The International Space Hall of Fame (ISHF) and the New Mexico Museum of Space History inducted the members of the original Delta Clipper Experimental (DC-X) team into the ISHF on the evening of Saturday, Aug. 17. The ceremony was held in conjunction with the DC-X First Flight + 20th Anniversary and Spaceplane Conference, which was held August 16-18 at Spaceport America, N.M., and the New Mexico Museum of Space History in Alamogordo, N.M. The team was the first group ever to be inducted into this particular hall of fame, joining 154 other space luminaries, including Neil Armstrong and Wernher von Braun.
The DC-X was an unmanned, reusable single-stage-to-orbit prototypical vehicle built by McDonnell Douglas. While it never made it to orbit, it did achieve vertical flight and landing by a rocket, which had never before been attempted (save for in science fiction). Its maiden flight took place 20 years ago on Aug. 18, 1993. In 1996, the DC-XA (an upgraded DC-X) achieved an altitude record of nearly 10,000 feet (3,140 meters) in 142 seconds in its penultimate flight. The late famed astronaut Pete Conrad (Gemini V, Gemini XI, Apollo 12, and Skylab 2) worked on the project, announcing its launches.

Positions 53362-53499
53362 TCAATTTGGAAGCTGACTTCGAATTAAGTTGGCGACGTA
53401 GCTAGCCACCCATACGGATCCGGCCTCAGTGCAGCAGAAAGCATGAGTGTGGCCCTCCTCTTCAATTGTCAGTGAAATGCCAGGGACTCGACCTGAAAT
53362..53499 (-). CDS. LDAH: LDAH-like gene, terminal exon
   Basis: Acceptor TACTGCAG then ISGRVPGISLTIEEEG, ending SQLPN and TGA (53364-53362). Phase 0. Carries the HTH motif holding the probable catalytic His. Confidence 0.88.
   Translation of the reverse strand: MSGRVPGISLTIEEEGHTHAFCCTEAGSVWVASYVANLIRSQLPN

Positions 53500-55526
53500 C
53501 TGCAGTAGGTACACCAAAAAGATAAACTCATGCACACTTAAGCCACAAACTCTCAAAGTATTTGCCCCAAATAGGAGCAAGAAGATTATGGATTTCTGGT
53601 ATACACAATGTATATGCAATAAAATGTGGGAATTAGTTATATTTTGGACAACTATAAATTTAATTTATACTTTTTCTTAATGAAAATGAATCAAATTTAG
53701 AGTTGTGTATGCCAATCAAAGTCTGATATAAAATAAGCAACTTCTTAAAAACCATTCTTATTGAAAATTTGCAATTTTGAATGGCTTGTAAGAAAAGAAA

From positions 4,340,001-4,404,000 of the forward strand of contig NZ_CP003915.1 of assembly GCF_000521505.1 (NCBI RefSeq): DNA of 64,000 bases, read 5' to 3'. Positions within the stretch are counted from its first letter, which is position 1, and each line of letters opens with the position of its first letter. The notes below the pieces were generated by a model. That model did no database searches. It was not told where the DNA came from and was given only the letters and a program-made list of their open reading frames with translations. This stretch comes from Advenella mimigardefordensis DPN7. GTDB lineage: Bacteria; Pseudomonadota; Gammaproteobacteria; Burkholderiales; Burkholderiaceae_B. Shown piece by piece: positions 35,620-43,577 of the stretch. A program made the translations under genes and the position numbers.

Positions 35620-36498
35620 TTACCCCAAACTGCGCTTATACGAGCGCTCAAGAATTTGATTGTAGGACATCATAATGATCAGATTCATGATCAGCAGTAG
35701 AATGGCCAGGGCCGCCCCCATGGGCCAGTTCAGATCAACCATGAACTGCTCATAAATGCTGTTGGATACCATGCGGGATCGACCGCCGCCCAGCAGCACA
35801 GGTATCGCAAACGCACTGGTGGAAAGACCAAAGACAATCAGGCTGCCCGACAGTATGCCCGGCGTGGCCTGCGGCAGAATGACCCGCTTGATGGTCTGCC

The DC-X was completed in 21 months by a team of 100 people. Eleven of its team members are now United Launch Alliance (ULA) employees. The DC-X project taught many of its team members how to turn around a launch vehicle in unprecedented time. The project left resonances for its team, including Art Breinlinger, ULA Delta II production leader.
“I am grateful I had the opportunity to be part of the team that worked on this tremendously successful program, and I am grateful to the New Mexico Museum of Space History for its recognition of the anniversary of this ground-breaking achievement. The data we learned from that program provided the basis for initial concepts of operations for Operationally Responsive launch systems investigated in the 2000-2010 time frame,” he related.
In addition, the DC-X had four RL-10 rockets, which are still used to support critical operations by ULA’s Atlas V and Delta IV vehicles to this day. SpaceX tested its lateral flight rocket, Grasshopper, on Aug. 13, proving that the space industry is still captivated by the DC-X’s legacy two decades after its inception.
Some information for this article was sourced from the New Mexico Museum of Space History’s website
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